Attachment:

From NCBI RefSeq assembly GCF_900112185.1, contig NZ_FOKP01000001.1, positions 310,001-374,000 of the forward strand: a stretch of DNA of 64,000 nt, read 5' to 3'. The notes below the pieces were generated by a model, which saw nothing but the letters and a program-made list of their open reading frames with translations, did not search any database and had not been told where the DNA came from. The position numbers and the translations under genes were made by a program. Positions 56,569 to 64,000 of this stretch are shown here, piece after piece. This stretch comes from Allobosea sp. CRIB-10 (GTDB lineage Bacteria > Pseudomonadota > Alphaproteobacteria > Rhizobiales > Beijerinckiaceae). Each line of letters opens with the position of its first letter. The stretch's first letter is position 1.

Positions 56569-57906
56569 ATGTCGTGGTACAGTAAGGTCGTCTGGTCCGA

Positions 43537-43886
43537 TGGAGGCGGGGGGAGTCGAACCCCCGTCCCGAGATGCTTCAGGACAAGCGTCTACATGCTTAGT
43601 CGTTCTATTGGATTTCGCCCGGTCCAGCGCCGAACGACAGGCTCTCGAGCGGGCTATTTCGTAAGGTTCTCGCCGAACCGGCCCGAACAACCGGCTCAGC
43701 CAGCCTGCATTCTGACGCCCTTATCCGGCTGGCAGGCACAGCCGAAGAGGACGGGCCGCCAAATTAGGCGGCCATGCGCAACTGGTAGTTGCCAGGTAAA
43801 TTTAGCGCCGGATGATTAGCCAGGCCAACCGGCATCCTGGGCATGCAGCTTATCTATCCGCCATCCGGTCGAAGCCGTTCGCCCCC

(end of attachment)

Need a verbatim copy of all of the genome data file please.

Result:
From NCBI RefSeq assembly GCF_900112185.1, contig NZ_FOKP01000001.1, positions 310,001-374,000 of the forward strand: a stretch of DNA of 64,000 nt, read 5' to 3'. The notes below the pieces were generated by a model, which saw nothing but the letters and a program-made list of their open reading frames with translations, did not search any database and had not been told where the DNA came from. The position numbers and the translations under genes were made by a program. Positions 56,569 to 64,000 of this stretch are shown here, piece after piece. This stretch comes from Allobosea sp. CRIB-10 (GTDB lineage Bacteria > Pseudomonadota > Alphaproteobacteria > Rhizobiales > Beijerinckiaceae). Each line of letters opens with the position of its first letter. The stretch's first letter is position 1.

Positions 56569-57906
56569 ATGTCGTGGTACAGTAAGGTCGTCTGGTCCGA

Positions 43537-43886
43537 TGGAGGCGGGGGGAGTCGAACCCCCGTCCCGAGATGCTTCAGGACAAGCGTCTACATGCTTAGT
43601 CGTTCTATTGGATTTCGCCCGGTCCAGCGCCGAACGACAGGCTCTCGAGCGGGCTATTTCGTAAGGTTCTCGCCGAACCGGCCCGAACAACCGGCTCAGC
43701 CAGCCTGCATTCTGACGCCCTTATCCGGCTGGCAGGCACAGCCGAAGAGGACGGGCCGCCAAATTAGGCGGCCATGCGCAACTGGTAGTTGCCAGGTAAA
43801 TTTAGCGCCGGATGATTAGCCAGGCCAACCGGCATCCTGGGCATGCAGCTTATCTATCCGCCATCCGGTCGAAGCCGTTCGCCCCC